Posts Tagged ‘cfs’

The best functional lab test for complex illnesses


I hear so often from my clients that they’ve visited their doctor and that their lab tests are ‘normal’ or that they can’t find anything wrong even though my clients feel like crap (Diagnosis code ‘FLC’!).  In the functional world of nutrition we are looking less at symptoms and more at systems.  Hormones, the Immune system, digestion, detoxification, and neurotransmitters.  We are interested in stress hormones, sex hormones, the integrity of the digestive system, the backbone to energy (your mitochondria), the maximum ability to detoxify, nutritional deficiencies, the absorption of fatty acids, and if there are infections present.  It’s a multi-faceted approach targeted at one interest:  

Identifying the internal stressors and what supports need to be put in place.  

There is one test that can assess all of the above.  It’s referred to as the Organic Acids Test and it measures metabolism and assesses the body’s absorption of key nutrients.  It’s been invaluable in the field of biomedical intervention for application with:

Children with autism
Digestive Issues
Chronic Fatigue Syndrome
Neurological Disorders
Seizure disorders
Movement disorders
Multiple Sclerosis
Tic Disorders
and so much more.

The great news is this test can be done in the comfort of your own home, via urine.  The kit can be shipped and the results come to me to evaluate and discuss.  You can read more about an organic acids test here.  Please note, an organic acids test ordered through an allopathic physician does not offer the same detail that a functional organic acid test offers. 

If you are experiencing any of the above disorders or want more information please don’t hesitate to contact me.  Stay tune for a webinar on this subject.

Be well,


Poop transplant curing autism, MS, CFS and more?

Yep, you read that correctly.  Fecal microbiota transplant “FMT” (easily referred to as “poop” transplant) has been in the forefront of modern medicine for the past few years, despite its discovery in 1958.  The discussion of the microbiome, the imbalances, its affect on  the brain and its impact in neurological disorders is ever pressing.  I’ve been following it for quite some time, but this true story below just recently caught my attention.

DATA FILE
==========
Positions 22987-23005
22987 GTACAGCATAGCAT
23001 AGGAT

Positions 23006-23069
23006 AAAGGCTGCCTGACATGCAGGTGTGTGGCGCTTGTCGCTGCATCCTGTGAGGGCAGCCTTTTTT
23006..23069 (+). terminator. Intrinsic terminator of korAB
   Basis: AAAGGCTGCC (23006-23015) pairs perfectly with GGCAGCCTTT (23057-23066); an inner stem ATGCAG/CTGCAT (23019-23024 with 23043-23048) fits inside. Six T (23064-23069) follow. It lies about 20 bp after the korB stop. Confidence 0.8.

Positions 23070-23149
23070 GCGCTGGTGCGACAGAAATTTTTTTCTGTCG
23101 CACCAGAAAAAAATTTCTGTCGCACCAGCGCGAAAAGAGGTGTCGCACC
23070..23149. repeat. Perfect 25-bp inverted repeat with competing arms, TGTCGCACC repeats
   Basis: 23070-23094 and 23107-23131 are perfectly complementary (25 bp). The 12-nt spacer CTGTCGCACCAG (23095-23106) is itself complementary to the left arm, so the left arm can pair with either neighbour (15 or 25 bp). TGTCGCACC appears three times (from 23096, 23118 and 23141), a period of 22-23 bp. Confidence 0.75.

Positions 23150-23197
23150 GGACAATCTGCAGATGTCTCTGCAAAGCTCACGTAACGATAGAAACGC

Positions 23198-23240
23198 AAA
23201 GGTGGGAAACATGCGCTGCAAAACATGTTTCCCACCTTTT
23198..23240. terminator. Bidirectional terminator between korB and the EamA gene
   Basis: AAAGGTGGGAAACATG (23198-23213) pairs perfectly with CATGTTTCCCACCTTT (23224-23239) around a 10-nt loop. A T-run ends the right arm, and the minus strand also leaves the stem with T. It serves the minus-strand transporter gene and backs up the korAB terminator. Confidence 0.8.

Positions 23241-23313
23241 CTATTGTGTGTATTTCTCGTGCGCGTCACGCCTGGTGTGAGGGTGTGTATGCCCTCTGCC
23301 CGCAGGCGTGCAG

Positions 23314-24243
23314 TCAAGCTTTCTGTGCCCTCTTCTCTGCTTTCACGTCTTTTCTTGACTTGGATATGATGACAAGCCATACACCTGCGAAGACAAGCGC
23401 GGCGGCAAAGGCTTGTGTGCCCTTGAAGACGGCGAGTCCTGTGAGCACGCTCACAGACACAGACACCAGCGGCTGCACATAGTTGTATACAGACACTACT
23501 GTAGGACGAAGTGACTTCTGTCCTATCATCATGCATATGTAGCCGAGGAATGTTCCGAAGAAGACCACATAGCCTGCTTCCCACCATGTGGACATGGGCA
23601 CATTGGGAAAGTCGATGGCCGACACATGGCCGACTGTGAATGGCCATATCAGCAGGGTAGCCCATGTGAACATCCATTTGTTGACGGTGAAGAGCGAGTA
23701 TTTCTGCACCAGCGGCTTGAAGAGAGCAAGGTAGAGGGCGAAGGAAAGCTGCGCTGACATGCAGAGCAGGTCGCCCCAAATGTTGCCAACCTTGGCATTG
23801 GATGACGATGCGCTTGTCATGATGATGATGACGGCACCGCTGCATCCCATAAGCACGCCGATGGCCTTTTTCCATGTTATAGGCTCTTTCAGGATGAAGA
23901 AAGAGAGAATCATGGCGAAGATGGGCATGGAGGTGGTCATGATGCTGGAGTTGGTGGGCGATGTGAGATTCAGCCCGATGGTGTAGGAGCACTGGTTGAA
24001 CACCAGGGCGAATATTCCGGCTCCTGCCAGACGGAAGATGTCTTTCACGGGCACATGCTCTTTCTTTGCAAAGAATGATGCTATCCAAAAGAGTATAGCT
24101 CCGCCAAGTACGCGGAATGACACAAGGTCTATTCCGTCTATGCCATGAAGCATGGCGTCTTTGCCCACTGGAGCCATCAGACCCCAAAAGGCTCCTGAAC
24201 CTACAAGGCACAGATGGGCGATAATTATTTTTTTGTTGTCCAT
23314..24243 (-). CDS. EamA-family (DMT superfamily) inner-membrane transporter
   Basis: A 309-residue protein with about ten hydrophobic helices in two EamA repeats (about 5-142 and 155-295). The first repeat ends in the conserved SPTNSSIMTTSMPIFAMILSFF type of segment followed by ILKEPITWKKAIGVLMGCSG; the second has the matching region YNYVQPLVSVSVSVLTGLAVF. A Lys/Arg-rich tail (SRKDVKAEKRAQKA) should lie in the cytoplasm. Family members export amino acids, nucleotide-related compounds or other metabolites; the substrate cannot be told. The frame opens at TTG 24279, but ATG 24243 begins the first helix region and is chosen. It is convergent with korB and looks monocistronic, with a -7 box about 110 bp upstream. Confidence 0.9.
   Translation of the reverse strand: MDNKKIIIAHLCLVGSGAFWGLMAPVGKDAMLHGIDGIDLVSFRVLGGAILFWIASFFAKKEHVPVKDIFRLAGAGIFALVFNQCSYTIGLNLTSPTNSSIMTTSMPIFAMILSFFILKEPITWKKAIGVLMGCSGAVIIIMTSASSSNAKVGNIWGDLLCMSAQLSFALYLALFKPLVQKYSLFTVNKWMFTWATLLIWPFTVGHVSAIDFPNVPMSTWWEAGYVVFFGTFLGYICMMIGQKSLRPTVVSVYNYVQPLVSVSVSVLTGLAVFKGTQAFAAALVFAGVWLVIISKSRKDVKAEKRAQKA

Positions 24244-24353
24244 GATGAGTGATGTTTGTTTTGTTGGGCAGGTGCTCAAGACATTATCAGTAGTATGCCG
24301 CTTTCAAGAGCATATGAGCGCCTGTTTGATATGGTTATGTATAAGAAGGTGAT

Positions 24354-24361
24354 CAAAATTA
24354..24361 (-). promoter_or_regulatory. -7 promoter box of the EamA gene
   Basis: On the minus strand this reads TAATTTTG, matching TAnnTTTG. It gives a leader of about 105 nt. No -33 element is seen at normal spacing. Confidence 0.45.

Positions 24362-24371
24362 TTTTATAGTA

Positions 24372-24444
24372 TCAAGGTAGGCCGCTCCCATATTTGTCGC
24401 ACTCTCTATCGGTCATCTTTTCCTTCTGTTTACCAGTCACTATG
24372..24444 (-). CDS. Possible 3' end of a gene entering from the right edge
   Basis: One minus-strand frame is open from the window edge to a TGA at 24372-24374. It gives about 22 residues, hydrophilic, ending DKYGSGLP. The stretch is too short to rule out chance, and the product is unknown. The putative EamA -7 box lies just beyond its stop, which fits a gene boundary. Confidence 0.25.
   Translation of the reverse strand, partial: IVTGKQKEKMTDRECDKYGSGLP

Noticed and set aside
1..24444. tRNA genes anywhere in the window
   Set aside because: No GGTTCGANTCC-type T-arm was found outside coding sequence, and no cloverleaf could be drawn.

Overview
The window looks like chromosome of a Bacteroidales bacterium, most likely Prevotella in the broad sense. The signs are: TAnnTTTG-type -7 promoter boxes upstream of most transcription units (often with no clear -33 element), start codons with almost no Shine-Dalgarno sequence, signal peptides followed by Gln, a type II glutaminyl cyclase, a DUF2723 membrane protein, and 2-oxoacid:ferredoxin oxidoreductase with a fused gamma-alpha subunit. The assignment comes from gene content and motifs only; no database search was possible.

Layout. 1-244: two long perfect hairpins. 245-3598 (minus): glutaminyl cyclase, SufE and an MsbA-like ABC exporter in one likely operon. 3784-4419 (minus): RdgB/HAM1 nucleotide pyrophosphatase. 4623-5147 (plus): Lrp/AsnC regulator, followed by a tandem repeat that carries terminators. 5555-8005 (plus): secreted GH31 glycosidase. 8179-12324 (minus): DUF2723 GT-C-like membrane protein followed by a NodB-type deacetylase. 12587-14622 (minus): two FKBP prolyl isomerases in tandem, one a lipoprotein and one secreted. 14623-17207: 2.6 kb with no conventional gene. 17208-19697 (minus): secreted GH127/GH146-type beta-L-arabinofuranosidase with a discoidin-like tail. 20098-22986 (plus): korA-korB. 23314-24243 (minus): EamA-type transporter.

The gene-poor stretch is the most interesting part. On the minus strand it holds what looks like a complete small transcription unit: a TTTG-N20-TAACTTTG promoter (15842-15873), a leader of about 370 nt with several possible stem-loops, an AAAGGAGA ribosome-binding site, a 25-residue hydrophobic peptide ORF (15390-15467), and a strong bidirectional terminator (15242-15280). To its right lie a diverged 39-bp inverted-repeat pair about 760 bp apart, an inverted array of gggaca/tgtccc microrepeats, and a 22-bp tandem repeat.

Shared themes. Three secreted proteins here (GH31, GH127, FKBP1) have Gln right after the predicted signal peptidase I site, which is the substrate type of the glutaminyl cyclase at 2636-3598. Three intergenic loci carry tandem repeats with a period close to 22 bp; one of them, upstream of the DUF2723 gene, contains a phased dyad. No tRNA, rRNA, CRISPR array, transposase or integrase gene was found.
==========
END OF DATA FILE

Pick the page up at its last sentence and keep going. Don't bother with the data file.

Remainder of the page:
Recently a 10 year old boy with autistic behaviors and gastrointestinal issues underwent 5 FMT’s and has fully recovered.  Read the article here written by Dr. Perlmutter a functional neurologist:

He’s one of many individuals that are recovering from C.Diff infections, Crohn’s disease, Colitis, CFS and many other chronic illnesses.   Read more successes here 

Currently there are 150 medical facilities across the nation that are conducting poop transplants but the FDA has yet to approve it.  Currently a facility in Arizona is conducting an 18 week treatment study to be reviewed by the FDA.  

Want more information?  Per the Power of Poop website:

Fecal Microbiota Transplant (FMT) is also known as a stool transplant, bacteriotherapy and human probiotic infusion.   It is a natural, medication free way to repopulate the intestinal microbiome.  FMT involves transferring fecal bacteria  from a healthy donor to repopulate the unbalanced gut bacteria of a sick person. It is used to treat  Clostridium Difficile  (C. Diff.)  infection and increasingly other conditions such as Ulcerative Colitis, Crohns Disease and digestive illness of indeterminate cause. There is also anecdotal evidence from Professor Thomas Borody’s Centre for Digestive Diseases to suggest that FMT could benefit other conditions including autoimmune disorders, neurological conditions, obesity, metabolic syndrome, diabetes and Parkinson’s disease.  The first reported FMT was in 1958 and involved the successful treatment of four patients with pseudomembranous colitis before C. Diff. was the known cause.

FMT involves a series of infusions of stool blended with saline or distilled water. Frozen stool can also be used but takes longer to populate. Medical transfer of stool is undertaken via enema, colonoscope or nasogastric tube. Home infusion usually takes place via enema, syringe or capsule. Various parties are researching the commercial production of freeze-dried stool capsules and artificial intestinal flora.

All medical interventions come with risk. However in over 370 published reports there has been no reported infection transmitted by FMT so the risks are minimal.   A study published in the New England Medical Journal in January 2013 reported a 94% cure rate of pseudomembranous colitis caused by C Diff from FMT compared to a mere 31% with vancomycin. The study was stopped prematurely as it was considered unethical not to offer the FMT to all participants.

– See more at: “

This is exciting research.  I’m looking forward to more findings.

Be well,